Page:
Components of a Mentorship Program
While mentorships can be informal or formal, the most successful programs build in accountability for both the mentor and the mentee. This accountability usually includes the following components1:
- An organized method for assigning mentors, such as an annual mentor rotation. The assignments should occur regularly.
- Well-defined goals, along with plans that detail the actions required to meet the goals.
- Accountability allows the program participants to reflect on experiences through self-assessments or peer assessments for both the mentor and mentee.
Mentorship programs with these key elements can contribute to the development of more knowledgeable and skilled clinicians who may become mentors in the future.
Health care facilities often see quantifiable benefits when mentorship programs are in place, such as increased productivity and reduced organizational risk due to longer periods of provider observation.1 These programs can contribute to an organizational culture that emphasizes continuous learning, sharing, and collaboration. With many benefits for the mentors, the mentees, and the organization, these programs can contribute to better practice management.
- Gordon S. Steps to building a formal mentorship program. Medical Group Management Association. October 23, 2019. Accessed October 6, 2022. https://www.mgma.com/data/data-stories/steps-to-building-a-formal-mentor...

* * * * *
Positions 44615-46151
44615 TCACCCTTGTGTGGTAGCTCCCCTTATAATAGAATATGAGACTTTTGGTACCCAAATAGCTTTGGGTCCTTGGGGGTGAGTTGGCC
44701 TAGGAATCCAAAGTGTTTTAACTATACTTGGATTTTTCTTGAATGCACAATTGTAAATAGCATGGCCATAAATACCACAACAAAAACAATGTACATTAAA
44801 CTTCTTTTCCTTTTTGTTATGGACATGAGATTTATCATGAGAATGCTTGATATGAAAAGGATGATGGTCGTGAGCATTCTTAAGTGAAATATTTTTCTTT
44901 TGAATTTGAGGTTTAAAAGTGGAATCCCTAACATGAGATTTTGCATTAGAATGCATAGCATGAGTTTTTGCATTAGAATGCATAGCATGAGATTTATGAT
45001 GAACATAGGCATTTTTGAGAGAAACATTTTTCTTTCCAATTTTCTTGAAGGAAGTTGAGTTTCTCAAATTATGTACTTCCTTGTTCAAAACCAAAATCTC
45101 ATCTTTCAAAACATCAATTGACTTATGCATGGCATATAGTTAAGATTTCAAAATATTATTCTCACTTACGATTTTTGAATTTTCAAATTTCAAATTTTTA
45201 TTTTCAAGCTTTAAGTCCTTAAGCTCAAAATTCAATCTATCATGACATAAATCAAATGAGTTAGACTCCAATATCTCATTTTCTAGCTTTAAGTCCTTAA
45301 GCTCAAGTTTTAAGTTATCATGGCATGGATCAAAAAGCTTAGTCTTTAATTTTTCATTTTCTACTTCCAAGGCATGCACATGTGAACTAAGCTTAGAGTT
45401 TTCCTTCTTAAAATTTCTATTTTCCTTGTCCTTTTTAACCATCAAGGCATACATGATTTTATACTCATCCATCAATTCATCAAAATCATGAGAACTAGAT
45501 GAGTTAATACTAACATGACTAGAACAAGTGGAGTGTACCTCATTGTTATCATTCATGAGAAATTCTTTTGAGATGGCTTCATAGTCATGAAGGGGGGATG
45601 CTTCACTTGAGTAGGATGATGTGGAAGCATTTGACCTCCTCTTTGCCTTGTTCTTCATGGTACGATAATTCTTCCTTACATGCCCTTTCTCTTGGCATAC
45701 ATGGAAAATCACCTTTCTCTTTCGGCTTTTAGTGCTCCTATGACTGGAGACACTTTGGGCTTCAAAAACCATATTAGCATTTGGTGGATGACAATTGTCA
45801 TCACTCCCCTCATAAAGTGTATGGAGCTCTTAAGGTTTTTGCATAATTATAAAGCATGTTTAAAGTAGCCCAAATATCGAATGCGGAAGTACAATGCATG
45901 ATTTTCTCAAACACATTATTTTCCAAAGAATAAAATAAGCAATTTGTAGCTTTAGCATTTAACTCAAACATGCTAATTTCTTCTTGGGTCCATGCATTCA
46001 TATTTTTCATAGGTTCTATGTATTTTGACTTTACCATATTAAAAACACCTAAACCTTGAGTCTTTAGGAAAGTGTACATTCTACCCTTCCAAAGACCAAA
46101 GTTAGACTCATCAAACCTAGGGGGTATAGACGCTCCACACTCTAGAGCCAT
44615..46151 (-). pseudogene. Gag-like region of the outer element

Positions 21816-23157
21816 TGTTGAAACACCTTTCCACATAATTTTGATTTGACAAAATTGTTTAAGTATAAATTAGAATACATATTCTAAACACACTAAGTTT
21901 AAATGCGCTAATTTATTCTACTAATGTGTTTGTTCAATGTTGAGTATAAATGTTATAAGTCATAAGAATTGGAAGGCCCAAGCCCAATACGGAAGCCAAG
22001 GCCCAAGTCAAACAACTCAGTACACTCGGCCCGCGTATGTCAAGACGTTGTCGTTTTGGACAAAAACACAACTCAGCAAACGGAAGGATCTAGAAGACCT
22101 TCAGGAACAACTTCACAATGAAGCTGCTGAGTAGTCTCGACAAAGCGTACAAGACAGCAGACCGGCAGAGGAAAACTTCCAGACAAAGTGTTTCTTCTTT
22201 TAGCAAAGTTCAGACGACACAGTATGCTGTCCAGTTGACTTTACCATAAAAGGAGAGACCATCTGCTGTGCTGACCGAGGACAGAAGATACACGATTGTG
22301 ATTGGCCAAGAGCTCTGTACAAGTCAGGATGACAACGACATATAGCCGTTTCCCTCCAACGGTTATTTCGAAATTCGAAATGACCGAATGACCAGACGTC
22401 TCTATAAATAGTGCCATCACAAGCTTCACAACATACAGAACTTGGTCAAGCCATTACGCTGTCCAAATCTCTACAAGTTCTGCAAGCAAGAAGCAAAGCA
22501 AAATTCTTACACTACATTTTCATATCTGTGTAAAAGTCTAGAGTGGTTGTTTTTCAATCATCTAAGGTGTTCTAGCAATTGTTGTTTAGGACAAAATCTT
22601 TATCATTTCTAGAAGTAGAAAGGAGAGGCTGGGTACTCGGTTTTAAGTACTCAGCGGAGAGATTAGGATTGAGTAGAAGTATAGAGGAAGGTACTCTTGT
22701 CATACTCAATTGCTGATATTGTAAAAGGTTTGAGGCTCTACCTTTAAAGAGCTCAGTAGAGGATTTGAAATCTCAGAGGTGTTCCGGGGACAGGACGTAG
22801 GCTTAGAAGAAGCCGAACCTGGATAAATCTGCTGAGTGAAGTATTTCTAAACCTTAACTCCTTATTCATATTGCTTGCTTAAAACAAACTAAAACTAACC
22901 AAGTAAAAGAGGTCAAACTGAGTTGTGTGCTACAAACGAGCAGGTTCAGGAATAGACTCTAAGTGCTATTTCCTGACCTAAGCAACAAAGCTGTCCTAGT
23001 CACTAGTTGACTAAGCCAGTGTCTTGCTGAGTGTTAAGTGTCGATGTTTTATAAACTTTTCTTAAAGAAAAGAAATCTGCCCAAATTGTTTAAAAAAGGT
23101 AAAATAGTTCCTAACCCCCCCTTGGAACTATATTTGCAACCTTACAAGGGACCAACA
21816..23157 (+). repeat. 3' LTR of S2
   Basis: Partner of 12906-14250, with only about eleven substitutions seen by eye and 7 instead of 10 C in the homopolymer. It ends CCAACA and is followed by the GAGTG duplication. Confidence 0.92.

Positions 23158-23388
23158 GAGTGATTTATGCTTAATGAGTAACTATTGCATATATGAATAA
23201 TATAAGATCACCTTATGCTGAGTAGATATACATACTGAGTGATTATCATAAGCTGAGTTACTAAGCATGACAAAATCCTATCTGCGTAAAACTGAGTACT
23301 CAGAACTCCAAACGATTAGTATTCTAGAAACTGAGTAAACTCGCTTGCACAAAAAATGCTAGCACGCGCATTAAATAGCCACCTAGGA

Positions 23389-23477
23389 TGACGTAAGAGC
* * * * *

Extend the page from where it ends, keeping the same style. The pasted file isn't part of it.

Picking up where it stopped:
- Milne C. Mentoring in wound care: Step up for the next generation. WoundSource. August 9, 2019. Accessed October 6, 2022. https://www.woundsource.com/blog/mentoring-in-wound-care-step-next-gener...
- Meeker Z. The benefit of mentorship in wound care. Wound Care Education Institute. August 16, 2022. Accessed October 6, 2022. https://blog.wcei.net/benefit-mentorship-in-wound-care
- College of Medicine Tuscon. Mentoring: Guiding principles for mentors. University of Arizona Health Sciences. Accessed October 17, 2022. https://deptmedicine.arizona.edu/mentoring-guiding-principles-mentors
- Kibbe MR, Pellegrini CA, Townsend Jr CM, Helenowski IB, Patti MG. Characterization of mentorship programs in departments of surgery in the United States. JAMA Surg. Accessed October 21, 2022. https://core.ac.uk/download/pdf/304664212.pdf
- Fard ZR, Azadi A, Khorshidi A, et al. A comparison of faculty led, mentorship program and peer mentoring on nursing students wound dressing clinical skills. Nurse Educ Today. 2020;89:104378. doi:10.1016/j.nedt.2020.104378
- Kusterbeck M. A concept analysis of mentorship. Conference Abstract presented at: Sigma Theta Tau International Society of Nurses 45th Biennial Convention; November 16-19, 2019; Washington, DC. Accessed October 21, 2022. https://sigma.nursingrepository.org/bitstream/handle/10755/19060/Kusterb...
The views and opinions expressed in this blog are solely those of the author, and do not represent the views of WoundSource, HMP Global, its affiliates, or subsidiary companies.